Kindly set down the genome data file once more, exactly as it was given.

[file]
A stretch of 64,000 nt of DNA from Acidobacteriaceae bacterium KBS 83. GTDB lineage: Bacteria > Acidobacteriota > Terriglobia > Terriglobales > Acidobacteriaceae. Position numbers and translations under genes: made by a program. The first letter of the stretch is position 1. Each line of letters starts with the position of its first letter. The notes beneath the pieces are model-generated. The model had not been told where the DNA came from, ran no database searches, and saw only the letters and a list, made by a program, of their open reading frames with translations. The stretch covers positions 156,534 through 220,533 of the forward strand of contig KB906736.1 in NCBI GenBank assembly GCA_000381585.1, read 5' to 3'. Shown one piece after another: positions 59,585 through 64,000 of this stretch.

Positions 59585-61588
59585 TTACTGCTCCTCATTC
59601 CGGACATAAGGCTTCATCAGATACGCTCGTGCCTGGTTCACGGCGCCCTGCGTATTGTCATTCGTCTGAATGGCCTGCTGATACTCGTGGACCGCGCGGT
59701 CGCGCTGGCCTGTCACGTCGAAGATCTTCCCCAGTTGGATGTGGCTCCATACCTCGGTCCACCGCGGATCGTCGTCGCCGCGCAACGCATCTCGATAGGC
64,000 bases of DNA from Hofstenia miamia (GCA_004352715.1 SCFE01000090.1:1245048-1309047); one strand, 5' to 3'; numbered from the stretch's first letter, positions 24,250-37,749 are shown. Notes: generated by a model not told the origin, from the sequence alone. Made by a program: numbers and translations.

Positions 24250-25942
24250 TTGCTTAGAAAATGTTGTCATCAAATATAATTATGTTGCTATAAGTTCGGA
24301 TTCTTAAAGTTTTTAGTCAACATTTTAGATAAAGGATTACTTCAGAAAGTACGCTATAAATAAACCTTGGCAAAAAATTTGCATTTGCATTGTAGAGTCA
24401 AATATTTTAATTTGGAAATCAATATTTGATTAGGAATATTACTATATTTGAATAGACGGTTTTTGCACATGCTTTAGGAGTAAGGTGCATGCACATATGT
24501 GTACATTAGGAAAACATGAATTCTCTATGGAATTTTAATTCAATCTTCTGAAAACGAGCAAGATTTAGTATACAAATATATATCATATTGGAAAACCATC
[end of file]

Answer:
A stretch of 64,000 nt of DNA from Acidobacteriaceae bacterium KBS 83. GTDB lineage: Bacteria > Acidobacteriota > Terriglobia > Terriglobales > Acidobacteriaceae. Position numbers and translations under genes: made by a program. The first letter of the stretch is position 1. Each line of letters starts with the position of its first letter. The notes beneath the pieces are model-generated. The model had not been told where the DNA came from, ran no database searches, and saw only the letters and a list, made by a program, of their open reading frames with translations. The stretch covers positions 156,534 through 220,533 of the forward strand of contig KB906736.1 in NCBI GenBank assembly GCA_000381585.1, read 5' to 3'. Shown one piece after another: positions 59,585 through 64,000 of this stretch.

Positions 59585-61588
59585 TTACTGCTCCTCATTC
59601 CGGACATAAGGCTTCATCAGATACGCTCGTGCCTGGTTCACGGCGCCCTGCGTATTGTCATTCGTCTGAATGGCCTGCTGATACTCGTGGACCGCGCGGT
59701 CGCGCTGGCCTGTCACGTCGAAGATCTTCCCCAGTTGGATGTGGCTCCATACCTCGGTCCACCGCGGATCGTCGTCGCCGCGCAACGCATCTCGATAGGC
64,000 bases of DNA from Hofstenia miamia (GCA_004352715.1 SCFE01000090.1:1245048-1309047); one strand, 5' to 3'; numbered from the stretch's first letter, positions 24,250-37,749 are shown. Notes: generated by a model not told the origin, from the sequence alone. Made by a program: numbers and translations.

Positions 24250-25942
24250 TTGCTTAGAAAATGTTGTCATCAAATATAATTATGTTGCTATAAGTTCGGA
24301 TTCTTAAAGTTTTTAGTCAACATTTTAGATAAAGGATTACTTCAGAAAGTACGCTATAAATAAACCTTGGCAAAAAATTTGCATTTGCATTGTAGAGTCA
24401 AATATTTTAATTTGGAAATCAATATTTGATTAGGAATATTACTATATTTGAATAGACGGTTTTTGCACATGCTTTAGGAGTAAGGTGCATGCACATATGT
24501 GTACATTAGGAAAACATGAATTCTCTATGGAATTTTAATTCAATCTTCTGAAAACGAGCAAGATTTAGTATACAAATATATATCATATTGGAAAACCATC